Wait a minute! First it says, "...(University of Tokyo team said) a 75% probability that a magnitude seven quake would strike the region in the next four years. Then it says, "The government says the chances of such an event are 70% in the next 30 years." ...Wait! What???

So, then, what does this all mean? Is this a math question? Let's see, 75% over 4 years divided by a bunch of stoner university students multiplied by 70% divided by 30 years done by a bunch of useless bureaucrats? The answer? The answer is elementary, my friend, there is a 97% chance of something big happening sooner or later.

Let's go back in time to a few days before whatever it was that was going to happen

It means absolutely nothing. It's all purely conjecture. If these people were good at predictions they'd all be rich and, far from predicting earthquakes, may I suggest that they'd be down at the horse races or sitting in front of the ticker at the stock market? 

There is nothing in the least bit useful or redeeming in this news piece either.

But never fear! Regardless of how powerful the earthquake and how many times over you and your family will be smashed, crushed, stomped on and just plain killed to death, you'll still be able to view the entire event as it unfolds on your large screen TV, from the comfort of your living room, as Japan's TV station's transmitter building - Tokyo Skytree - will never succumb to even the greatest of earthquakes! Bloomberg's Businessweek reports in Japan's newest tower uses anti-quake technology:

The Skytree has a restaurant and two cafes on the observation decks, a vertigo-inducing glass floor that allows visitors to look straight down, and an emergency staircase with 2,523 steps.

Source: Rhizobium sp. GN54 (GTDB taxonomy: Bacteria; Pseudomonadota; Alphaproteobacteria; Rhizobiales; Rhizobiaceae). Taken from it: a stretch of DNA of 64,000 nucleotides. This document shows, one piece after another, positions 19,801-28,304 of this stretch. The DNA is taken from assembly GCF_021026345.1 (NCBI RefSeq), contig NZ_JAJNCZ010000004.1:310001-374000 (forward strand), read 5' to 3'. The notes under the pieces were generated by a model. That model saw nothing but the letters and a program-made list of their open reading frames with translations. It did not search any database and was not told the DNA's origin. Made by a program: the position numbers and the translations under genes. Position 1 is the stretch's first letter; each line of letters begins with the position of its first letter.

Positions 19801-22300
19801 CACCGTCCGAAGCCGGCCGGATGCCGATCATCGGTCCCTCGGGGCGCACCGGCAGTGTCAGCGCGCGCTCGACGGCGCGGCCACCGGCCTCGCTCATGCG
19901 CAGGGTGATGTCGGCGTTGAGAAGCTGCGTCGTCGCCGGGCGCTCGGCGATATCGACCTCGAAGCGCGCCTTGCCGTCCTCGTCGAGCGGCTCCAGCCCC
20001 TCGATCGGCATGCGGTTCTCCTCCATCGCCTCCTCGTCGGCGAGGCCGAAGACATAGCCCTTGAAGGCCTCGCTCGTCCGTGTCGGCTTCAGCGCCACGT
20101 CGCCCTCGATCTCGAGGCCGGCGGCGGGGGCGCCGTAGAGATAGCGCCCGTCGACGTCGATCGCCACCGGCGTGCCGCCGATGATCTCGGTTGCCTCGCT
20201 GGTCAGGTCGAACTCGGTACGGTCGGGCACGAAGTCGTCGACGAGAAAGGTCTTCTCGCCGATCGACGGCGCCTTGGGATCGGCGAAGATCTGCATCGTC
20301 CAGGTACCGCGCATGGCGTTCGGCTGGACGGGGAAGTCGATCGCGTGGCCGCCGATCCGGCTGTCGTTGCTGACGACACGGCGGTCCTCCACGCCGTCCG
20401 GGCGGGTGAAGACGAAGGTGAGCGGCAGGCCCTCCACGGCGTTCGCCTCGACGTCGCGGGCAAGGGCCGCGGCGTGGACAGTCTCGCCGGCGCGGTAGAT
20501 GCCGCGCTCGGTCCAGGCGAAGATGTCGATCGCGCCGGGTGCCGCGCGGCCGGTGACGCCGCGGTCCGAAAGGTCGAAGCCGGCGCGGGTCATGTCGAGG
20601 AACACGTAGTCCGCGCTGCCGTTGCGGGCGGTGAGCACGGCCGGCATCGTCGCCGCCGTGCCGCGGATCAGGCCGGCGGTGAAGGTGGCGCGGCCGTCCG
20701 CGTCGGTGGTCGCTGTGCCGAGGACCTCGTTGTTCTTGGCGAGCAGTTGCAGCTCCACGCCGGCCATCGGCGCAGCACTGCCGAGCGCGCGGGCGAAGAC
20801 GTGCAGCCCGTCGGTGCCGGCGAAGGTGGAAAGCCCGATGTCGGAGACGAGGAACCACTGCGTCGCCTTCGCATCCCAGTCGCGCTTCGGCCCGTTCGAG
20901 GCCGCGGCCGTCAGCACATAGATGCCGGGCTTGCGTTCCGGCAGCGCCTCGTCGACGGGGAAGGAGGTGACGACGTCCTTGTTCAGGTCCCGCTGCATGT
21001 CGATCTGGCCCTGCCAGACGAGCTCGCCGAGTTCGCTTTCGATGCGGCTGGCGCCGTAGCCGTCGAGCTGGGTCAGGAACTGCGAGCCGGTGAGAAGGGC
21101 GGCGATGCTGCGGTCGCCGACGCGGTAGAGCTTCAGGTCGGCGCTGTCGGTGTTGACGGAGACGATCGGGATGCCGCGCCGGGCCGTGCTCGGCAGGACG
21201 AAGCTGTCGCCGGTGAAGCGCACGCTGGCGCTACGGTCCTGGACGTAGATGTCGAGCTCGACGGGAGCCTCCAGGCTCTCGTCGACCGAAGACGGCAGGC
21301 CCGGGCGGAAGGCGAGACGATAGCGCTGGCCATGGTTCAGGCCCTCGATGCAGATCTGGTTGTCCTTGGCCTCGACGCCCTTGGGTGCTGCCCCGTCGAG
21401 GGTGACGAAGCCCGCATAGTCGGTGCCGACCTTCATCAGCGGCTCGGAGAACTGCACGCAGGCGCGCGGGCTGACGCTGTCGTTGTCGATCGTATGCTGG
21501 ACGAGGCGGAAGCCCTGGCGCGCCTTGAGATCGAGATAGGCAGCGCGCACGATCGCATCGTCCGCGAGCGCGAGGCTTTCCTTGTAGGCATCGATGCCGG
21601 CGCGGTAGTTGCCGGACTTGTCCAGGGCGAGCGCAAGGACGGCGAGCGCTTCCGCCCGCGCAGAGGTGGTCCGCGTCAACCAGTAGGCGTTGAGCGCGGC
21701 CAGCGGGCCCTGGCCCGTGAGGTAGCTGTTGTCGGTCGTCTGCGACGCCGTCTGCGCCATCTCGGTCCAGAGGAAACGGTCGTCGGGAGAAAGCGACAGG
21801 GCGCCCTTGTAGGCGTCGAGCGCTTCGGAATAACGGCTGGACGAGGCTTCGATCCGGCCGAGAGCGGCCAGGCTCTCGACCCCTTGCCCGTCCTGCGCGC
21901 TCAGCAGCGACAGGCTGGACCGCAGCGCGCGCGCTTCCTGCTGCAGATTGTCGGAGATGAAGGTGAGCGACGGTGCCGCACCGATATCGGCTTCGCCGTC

The tower was constructed with extremely strong steel tubes surrounding a central concrete column that are structurally separate from each other in the tower's mid-section. In the event of an earthquake, the concrete core and steel frame are designed to offset each other to reduce the building's overall motion.

The Skytree has been built to stand firm even if a magnitude 7 quake were to strike beneath the building, said Sho Toyoshima, a spokesman for Tobu Tower. He said the tower sustained no structural damage from the magnitude 9.0 quake that struck off Japan's northeastern coast last March, even as it was being built.
The Skytree is expected to bolster television and radio transmissions in the capital region. Owners hope it will also become a new tourist destination in Tokyo.
I cracked up about this entire thing this morning as one of my favorite web sites for Japan news, News on Japan, had the story about the killer earthquake as it's lead story and the article about Tokyo Sky Tree second.

I thought that was comical.

Doesn't this seem odd? Is someone over at News on Japan pulling our collective legs?

Anyway, folks, the point is that within the next two years or more, there is going to be a massive earthquake or not that is going to possibly happen and kill many people or maybe not. 

As my dad used to say, "You just might not never know!" I guess we'll never know until we know so stay afraid... Stay very afraid...